## Labelled Reductions, Runtime Errors, and Operational Subsumption (1997)

Venue: | of Lecture Notes in Computer Science |

Citations: | 6 - 1 self |

### BibTeX

@INPROCEEDINGS{Dami97labelledreductions,,

author = {Laurent Dami},

title = {Labelled Reductions, Runtime Errors, and Operational Subsumption},

booktitle = {of Lecture Notes in Computer Science},

year = {1997},

pages = {782--793},

publisher = {Springer}

}

### OpenURL

### Abstract

Introduction Consider the "name-switching" function F def = x:fl 1 = x:l 2 ; l 2 = x:l 1 g in a - calculus with records. Most type systems would reject program (Ffl 1 = 3g):l 2 because the type of F is fl 1 : X; l 2 : Y g ! fl 2 : Y; l 1 : Xg and fl 1 : X; l 2 : Y g cannot be unified with fl 1 : Intg, the type of the record argument. However this program reduces to 3 without error. This shows that the common notion of "erroneous" terms, as implemented in most typed languages, is sometimes

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Citation Context ... contrast, exceptions correspond to other abnormal conditions such as failure to open a file, or indexing an array out of its declared bounds. This distinction is exactly the one of the Java language =-=[16]-=-, where the Error class characterizes uncatchable errors, while RuntimeException characterizes catchable exceptions. Example 2.9 A language containing constructs isnat, islam, ispr; : : : for identify... |

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Citation Context ...es equals the usual approximation ordering (Theorems 4.6, 5.6); its main interest is to directly interpret subtyping in a term model, which is simpler than the partial equivalence relations (PERs) of =-=[8] or the co-=-ercion functions of [7]. This is illustrated in Section 5 where the abstract framework is applied to a comparison of various -calculi. Our framework only applies to "uncatchable" errors, i.e... |

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Citation Context ...re the language to be fixed and cannot be done at an abstract level of presentation. However recent progress has been made towards generalizations of the context lemma; interested readers may consult =-=[21, 24]. This com-=-pletes the abstract presentation of the language family. In the following we will restrict our attention to languages satisfying most of the "good" properties defined above, namely stuck-fre... |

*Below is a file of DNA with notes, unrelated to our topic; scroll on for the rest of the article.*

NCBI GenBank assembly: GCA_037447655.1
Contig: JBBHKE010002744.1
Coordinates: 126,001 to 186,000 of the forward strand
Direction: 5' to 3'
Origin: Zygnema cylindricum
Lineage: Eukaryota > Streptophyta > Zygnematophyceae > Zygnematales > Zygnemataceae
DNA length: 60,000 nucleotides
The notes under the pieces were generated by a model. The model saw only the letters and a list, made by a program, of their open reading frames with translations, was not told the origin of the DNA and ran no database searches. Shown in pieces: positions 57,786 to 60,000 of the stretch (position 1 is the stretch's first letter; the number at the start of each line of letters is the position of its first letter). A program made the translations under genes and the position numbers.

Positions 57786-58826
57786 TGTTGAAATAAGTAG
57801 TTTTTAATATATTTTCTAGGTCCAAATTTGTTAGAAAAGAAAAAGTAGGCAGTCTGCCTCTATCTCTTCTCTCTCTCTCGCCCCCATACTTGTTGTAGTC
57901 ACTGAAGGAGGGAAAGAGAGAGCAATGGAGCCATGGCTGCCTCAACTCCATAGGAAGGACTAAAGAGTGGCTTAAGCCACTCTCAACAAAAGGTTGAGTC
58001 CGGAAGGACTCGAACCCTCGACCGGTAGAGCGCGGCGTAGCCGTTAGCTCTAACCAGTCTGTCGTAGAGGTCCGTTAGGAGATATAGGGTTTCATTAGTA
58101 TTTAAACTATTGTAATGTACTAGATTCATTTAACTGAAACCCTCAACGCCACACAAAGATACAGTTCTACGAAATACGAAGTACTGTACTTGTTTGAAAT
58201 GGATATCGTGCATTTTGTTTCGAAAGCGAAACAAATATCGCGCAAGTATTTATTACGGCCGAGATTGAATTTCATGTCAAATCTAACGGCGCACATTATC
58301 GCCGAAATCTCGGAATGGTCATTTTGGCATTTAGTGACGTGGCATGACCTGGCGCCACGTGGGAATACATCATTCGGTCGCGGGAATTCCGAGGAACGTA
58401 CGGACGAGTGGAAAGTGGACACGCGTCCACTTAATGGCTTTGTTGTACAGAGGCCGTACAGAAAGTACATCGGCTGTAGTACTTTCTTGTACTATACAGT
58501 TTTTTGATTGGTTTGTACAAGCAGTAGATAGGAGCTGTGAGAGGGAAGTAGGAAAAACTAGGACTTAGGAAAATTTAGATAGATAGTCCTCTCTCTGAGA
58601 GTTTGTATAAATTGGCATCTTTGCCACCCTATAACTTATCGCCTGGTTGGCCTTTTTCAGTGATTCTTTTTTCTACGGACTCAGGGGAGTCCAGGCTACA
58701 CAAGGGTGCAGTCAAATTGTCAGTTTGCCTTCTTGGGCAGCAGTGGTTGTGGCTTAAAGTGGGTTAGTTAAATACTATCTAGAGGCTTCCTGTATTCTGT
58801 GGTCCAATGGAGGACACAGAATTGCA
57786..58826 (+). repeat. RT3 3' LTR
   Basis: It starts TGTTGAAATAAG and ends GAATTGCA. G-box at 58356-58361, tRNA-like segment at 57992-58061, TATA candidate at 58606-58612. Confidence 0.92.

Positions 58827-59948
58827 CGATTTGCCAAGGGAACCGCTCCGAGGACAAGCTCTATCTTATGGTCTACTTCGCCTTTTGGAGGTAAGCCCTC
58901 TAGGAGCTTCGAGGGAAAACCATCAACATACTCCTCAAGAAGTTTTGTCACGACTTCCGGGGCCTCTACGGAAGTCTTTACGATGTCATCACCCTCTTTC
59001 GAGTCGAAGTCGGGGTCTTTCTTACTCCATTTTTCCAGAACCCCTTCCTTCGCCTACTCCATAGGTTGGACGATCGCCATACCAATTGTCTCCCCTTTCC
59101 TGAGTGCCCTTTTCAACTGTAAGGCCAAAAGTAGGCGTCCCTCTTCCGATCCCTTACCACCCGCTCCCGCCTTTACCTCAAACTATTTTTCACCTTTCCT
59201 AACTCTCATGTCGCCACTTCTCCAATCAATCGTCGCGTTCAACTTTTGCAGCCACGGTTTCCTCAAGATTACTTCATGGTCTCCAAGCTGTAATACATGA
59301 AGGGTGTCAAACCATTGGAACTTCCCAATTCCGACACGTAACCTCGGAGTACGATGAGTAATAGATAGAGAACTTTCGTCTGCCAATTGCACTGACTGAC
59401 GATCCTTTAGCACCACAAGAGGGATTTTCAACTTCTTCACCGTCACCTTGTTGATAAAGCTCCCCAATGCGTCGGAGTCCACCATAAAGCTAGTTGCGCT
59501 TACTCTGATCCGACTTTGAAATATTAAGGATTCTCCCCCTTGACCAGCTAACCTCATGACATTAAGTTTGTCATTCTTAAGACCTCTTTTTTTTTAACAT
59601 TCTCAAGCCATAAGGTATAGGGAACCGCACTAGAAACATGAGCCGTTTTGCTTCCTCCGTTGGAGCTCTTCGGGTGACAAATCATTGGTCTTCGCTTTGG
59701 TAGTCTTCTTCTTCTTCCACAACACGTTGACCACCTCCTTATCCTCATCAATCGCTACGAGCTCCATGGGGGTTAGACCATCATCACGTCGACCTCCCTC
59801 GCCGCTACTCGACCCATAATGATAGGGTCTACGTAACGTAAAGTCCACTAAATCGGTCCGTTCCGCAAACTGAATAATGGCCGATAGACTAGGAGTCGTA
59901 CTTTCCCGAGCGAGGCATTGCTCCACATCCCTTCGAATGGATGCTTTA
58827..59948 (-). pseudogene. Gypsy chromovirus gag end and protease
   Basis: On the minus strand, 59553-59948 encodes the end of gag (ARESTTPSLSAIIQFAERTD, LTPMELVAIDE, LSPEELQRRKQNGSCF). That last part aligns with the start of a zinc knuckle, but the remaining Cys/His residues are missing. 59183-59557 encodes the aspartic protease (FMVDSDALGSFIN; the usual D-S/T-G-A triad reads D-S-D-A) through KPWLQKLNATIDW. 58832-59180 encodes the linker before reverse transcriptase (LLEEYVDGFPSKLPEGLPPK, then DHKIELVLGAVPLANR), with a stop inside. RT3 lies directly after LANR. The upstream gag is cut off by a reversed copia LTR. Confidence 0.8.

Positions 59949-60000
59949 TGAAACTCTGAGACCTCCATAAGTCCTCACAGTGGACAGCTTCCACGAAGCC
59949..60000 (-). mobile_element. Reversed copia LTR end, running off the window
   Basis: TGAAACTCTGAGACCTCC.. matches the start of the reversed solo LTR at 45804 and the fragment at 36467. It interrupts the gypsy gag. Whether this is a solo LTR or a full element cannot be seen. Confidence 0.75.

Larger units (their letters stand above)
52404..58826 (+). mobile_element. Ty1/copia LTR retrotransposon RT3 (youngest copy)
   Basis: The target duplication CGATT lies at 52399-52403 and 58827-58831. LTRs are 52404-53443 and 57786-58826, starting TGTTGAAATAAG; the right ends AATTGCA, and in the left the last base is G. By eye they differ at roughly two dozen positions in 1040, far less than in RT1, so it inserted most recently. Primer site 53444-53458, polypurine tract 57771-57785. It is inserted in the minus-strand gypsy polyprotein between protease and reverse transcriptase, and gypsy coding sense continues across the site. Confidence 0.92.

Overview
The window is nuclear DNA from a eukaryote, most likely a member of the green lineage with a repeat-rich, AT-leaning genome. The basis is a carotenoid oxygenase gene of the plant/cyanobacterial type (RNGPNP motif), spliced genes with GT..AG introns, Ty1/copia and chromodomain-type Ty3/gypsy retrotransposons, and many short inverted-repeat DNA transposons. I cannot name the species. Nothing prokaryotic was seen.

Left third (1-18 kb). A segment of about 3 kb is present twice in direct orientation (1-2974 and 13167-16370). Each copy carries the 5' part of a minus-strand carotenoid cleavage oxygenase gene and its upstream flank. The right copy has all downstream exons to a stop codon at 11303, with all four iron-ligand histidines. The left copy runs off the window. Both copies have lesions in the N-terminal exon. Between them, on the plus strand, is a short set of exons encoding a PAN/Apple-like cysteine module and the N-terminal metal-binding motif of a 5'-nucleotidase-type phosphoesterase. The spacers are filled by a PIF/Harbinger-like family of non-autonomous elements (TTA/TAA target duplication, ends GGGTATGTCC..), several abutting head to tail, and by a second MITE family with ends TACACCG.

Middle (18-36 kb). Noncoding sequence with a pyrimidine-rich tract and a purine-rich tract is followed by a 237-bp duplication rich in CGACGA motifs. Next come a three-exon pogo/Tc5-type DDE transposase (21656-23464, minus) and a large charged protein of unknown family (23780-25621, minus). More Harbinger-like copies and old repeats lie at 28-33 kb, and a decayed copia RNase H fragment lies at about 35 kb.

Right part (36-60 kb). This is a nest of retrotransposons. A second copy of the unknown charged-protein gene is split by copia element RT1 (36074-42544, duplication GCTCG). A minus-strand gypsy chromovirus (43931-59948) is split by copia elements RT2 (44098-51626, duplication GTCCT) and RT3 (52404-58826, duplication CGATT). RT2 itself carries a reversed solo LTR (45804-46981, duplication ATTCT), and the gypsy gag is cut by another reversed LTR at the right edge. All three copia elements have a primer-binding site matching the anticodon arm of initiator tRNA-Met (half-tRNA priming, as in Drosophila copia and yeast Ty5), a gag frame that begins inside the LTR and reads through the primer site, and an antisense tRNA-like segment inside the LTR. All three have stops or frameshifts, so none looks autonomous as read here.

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Citation Context ...ance requires an operation to extend or modify some fields. We write a( )l = b for the record a in which field l has been added or overwritten with value b; this is exactly like the with construct of =-=[29, 33]-=-. The set of record values does not change, but the set of head normal forms does: the extension construct introduces new head normal forms like x:x( )l = b. Interestingly, the status of the empty rec... |

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Citation Context ...ul notion of subsumption: otherwise since error generation is the basic observation, an exception handling construct would make all programs incomparable; similar requirements are made for example in =-=[10, 22]. Bec-=-ause of this requirement, " is subsumed by any term and therefore is the top element in the subsumption ordering. In consequence the semantic structure is a lattice, like in the original work of ... |

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Citation Context ...ul notion of subsumption: otherwise since error generation is the basic observation, an exception handling construct would make all programs incomparable; similar requirements are made for example in =-=[10, 22]. Bec-=-ause of this requirement, " is subsumed by any term and therefore is the top element in the subsumption ordering. In consequence the semantic structure is a lattice, like in the original work of ... |

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A Comparison of Record Calculi
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Citation Context ...to check a restricted class of "applicative contexts" and the proof of the laws above becomes easy. Complete developments and more detailed discussions for record extension constructs can be=-= found in [12, 14]-=-. 6 Interpreting Types This section illustrates the usefulness of both subsumption and labelled reductions for the semantics of types : subsumption is a natural foundation for interpreting subtyping, ... |